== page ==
It may not be the easiest title to understand, but Prophet #28 is starting to show some consistencies. However, this is still in many ways a title that punishes new readers late to the series.
First, the official description from Image:
Great grandfather Prophet hunts a younger clone of himself while searching for his old Starship.
For once I seem to be familiar with the titular character. “Old Man” John Prophet (not to be confused with any other Johns, Prophets, or John Prophets in the series) appears to be the same John Prophet from the last issue. The consistent storytelling here makes for much easier reading. Its much quicker to get involved in the title after following the same character for more than one consecutive issue.
This being established, the series is starting to show some key developments. For a start , its obvious throughout this issue that Prophet is moving closer to earth. Earth itself is something discussed but rarely shown in Prophet; the title now getting to a point where I am genuinely intrigued by what will be shown.
As for the artwork, this is of the standard found in Prophet. The style and design is unique, and this issue again diverts from the mutual browns found in many previous issues. Like the orb’s last time, Prophet #28 focuses on a new area, Callisto, and brings a new color palette with it. The contrasting red and white might surprise new readers, but its a welcome break for long time followers.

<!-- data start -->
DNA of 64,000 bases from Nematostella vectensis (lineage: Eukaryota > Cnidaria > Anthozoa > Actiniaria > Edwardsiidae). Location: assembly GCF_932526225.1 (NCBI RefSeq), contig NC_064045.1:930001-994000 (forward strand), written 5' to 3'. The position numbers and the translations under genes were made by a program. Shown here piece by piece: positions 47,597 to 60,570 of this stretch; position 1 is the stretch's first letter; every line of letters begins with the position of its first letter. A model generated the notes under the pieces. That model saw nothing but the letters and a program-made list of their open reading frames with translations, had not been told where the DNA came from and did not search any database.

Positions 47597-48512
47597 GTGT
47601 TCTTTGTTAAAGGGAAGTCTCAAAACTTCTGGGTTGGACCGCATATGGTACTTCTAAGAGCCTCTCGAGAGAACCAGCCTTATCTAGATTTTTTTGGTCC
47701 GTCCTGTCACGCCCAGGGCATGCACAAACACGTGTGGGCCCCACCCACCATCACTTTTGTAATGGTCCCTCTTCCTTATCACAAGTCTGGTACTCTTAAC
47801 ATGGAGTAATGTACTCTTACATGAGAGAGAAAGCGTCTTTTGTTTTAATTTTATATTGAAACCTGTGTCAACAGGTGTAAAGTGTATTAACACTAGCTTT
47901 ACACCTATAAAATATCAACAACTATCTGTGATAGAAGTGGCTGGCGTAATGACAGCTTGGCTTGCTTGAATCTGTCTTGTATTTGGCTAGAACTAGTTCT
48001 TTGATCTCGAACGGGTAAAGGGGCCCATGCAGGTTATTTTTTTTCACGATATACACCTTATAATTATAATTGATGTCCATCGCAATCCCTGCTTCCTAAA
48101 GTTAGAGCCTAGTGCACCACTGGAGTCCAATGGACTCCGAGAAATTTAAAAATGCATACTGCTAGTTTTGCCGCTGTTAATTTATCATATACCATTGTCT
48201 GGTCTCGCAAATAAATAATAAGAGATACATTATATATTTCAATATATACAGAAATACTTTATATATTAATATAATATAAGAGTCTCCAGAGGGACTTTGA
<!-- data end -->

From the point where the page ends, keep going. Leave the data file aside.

As for the dialogue and writing, its as ambiguous as ever. It explains what it needs to, but this is a title that takes pride in being mysterious wherever possible. Its part of Prophet‘s charm, but its also a major hindrance; new readers will surely only be confused by the vague dialogue and exposition. This is odd, given that this issue returns to pointing out every piece of equipment Prophet carries. For a title that holds back so much information, its very instant that readers know what every little item is, even when its not really used. A knife is a knife, it doesn’t need to be pointed out so bluntly.
All this being said, there is definitely some improvement. more than the varied colors, the focus on specific characters is beginning to give Prophet something to root its story in. If this continues, I may very well find myself deeply enjoying Prophet in the future.